For some years, self-managed super fund (SMSF) members have been able to invest in residential property, as long as they follow strict guidelines.
The first step is to have a discussion with an expert to determine whether investing through an SMSF is the most appropriate approach to property investment given your personal circumstances.
“If it is, the next step is to set up the SMSF,” says Ian Cook, a finance broker with Australian Property Finance who has also recently invested in a property through his own SMSF. “I recommend using the services of a specialist. Do this before you start looking at an investment property to buy.”
Another tip is to be aware that rolling over any existing super into a SMSF may take up to a month to process, so build in time for this to occur.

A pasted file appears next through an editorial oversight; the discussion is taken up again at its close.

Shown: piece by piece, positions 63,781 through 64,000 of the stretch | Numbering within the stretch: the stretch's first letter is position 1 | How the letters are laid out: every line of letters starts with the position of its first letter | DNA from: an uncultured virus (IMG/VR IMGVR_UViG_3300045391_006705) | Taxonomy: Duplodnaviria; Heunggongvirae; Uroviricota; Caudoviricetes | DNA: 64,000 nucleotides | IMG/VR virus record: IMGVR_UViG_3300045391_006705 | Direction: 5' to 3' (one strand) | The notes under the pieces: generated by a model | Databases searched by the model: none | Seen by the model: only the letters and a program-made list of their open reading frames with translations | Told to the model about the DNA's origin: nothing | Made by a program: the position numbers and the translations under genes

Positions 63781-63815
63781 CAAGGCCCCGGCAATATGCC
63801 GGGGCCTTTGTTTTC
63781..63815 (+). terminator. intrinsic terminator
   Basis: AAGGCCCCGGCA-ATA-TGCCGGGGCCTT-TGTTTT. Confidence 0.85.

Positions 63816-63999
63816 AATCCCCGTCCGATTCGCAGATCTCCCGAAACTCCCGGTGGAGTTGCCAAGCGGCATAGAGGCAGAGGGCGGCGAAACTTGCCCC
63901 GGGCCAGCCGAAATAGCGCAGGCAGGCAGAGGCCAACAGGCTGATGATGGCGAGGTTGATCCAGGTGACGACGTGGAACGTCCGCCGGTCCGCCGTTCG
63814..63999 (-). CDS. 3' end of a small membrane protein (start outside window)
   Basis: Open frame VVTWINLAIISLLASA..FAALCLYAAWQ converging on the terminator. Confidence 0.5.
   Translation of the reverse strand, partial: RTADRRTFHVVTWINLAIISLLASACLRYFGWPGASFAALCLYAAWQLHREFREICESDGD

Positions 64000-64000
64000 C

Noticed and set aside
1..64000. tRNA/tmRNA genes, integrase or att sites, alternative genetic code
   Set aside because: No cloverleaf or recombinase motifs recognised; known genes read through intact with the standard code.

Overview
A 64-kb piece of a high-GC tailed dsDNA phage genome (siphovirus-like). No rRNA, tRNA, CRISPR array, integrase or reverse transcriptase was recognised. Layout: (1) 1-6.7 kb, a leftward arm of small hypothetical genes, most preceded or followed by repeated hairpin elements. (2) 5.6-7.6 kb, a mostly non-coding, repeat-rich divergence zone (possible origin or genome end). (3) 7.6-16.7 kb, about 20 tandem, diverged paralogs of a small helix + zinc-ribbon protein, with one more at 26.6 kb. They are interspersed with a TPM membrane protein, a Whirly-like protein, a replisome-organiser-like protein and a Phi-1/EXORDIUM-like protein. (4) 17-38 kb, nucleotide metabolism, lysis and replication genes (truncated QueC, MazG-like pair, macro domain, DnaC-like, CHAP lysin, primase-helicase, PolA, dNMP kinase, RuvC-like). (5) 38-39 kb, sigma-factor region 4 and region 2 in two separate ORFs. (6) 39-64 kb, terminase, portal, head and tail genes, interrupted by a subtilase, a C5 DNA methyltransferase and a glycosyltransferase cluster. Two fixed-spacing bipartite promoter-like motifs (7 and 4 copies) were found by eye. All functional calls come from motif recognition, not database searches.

“If you need a loan to buy the investment property, you will need to establish a bare trust as that is what the lender lends the money to,” Cook explains. “The purpose of this trust is to allow a limited recourse borrowing arrangement (LRBA) to occur.”
This means, should you hit unexpected difficulties and be unable to make repayments, your lender can only access the assets that the loan is against.
One potential difficulty is that you have to have found the property you want to purchase to be able to establish the loan.
“When purchasing, I highly recommend you set a longer than normal finance approval period – a minimum of 21 days,” Cook says.
What can you buy?
There are two main, and fairly simple, rules of buying residential investment property through SMSFs. Firstly, you and your relatives cannot live in the property and, secondly, you can maintain the property but cannot improve it.
“The residential investment property can be a house, an apartment or townhouse, or any other type of property a non-SMSF investor might consider,” says Cook.
The maximum borrowing within an SMSF is normally 80 per cent of the property value and it’s important to take into consideration that there is a cost to establishing and maintaining your SMSF, as well as subsequent fees and charges involved in the purchase of the investment property.